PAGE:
A study of 16 integrated care pilots (ICP) across England finds that while the staff involved believe that such moves have led to process improvements, this view is not shared by patients.

Nor have the ICPs had any effect on reducing emergency hospital admissions, according to a report on the two-year Department of Health initiative published by RAND Europe and Ernst & Young.

The need to integrate and better coordinate fragmented care services, to provide supportive, person-centred care that would facilitate earlier and more cost-effective intervention, was initially articulated in Professor Lord Darzi's 2008 NHS Next-Stage Review. It was then reinforced in the government White Paper, Equity and Excellence: Liberating the NHS and received further attention more recently with changes to the Health and Social Care Bill.

The Department's two-year programme of ICPs aimed to explore difference ways of providing integrated care, with approaches and interventions that reflected local needs and priorities. While the 16 pilots chosen for the study had variations, they shared a number of aims, including: - bringing care closer to the service user; - providing service users with a greater sense of continuity of care; - identifying and supporting those with greatest needs; - providing more preventive care; and - reducing the amount of care provided unnecessarily in hospital settings.

Most pilots concentrated on horizontal integration, eg, between community-based services such as general practices, community nursing services and social service, rather than vertical integration, e.g., between primary and secondary care.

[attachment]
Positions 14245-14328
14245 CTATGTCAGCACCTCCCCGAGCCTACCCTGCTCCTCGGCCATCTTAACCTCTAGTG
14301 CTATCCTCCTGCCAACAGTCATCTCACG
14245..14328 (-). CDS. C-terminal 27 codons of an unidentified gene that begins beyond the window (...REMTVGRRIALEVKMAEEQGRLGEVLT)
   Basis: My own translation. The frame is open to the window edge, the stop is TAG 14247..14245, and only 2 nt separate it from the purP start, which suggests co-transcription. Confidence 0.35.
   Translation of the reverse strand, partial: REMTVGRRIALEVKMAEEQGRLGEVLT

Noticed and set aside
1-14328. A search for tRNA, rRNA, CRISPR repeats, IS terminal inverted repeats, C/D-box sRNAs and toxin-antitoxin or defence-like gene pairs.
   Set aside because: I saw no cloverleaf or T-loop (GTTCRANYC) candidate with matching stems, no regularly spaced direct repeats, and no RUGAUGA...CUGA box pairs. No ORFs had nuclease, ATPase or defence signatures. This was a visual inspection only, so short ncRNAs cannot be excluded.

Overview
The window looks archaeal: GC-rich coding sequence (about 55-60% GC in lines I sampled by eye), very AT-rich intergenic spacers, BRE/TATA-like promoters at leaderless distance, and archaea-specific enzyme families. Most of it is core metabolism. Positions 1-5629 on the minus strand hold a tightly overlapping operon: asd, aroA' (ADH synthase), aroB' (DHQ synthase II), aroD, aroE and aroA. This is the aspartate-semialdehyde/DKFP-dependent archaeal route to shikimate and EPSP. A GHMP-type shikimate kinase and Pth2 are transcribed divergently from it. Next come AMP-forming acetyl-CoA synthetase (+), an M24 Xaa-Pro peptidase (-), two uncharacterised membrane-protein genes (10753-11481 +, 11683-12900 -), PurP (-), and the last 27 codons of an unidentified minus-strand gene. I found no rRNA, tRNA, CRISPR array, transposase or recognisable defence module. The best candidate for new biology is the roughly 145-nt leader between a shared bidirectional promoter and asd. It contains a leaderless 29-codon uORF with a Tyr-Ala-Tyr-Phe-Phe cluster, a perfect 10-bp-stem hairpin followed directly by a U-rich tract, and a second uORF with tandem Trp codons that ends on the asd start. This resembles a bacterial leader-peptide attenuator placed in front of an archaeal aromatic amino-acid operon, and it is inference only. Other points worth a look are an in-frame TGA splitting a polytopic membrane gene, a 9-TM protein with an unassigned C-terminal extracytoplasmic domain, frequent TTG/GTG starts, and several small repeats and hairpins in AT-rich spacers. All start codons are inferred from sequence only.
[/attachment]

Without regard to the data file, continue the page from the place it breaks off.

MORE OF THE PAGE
The study found that the staff involved believed the initiatives had led to process improvements such as an increase in the use of care plans and the development of new roles for care staff, and that these were leading to improvements in care, even if some of these were not yet apparent.

However, patients did not appear to share this sense of improvement, the report notes. It suggests that this could have been because the process changes reflected the priorities and values of staff, or because the benefits had not yet become apparent to service users.  Other reasons could be poor implementation or because the interventions were an ineffective way to improve patient experience.

Patients were also reluctant to seek help from community pharmacy rather than GP surgeries. One pilot, run by NHS Tameside and Glossop, invited patients at particular risk of developing cardiovascular disease (CVD) to attend screening and advice sessions at their GP practice or a pharmacy. However, the report notes that "the focus of the pilot changed from pharmacies to GP surgeries during the course of the pilot because of people's reluctance to attend these services at pharmacies."

Also, while a key aim of many pilots was to reduce hospital use, the study found no evidence of a general reduction in emergency admissions, although there were reductions in planned admissions and in outpatient attendance, say the authors. They also found no overall significant changes in the costs of secondary care utilisation.

The approaches to integrated care found in these pilots will not save money in the short term, and certainly not inevitably, although there is evidence that the case management approaches used could lead to an overall reduction in secondary care costs, says the report.

The most likely improvements following integrated care activities are in healthcare processes, and they are less likely to be apparent in patient experience or in reduced costs, the authors conclude.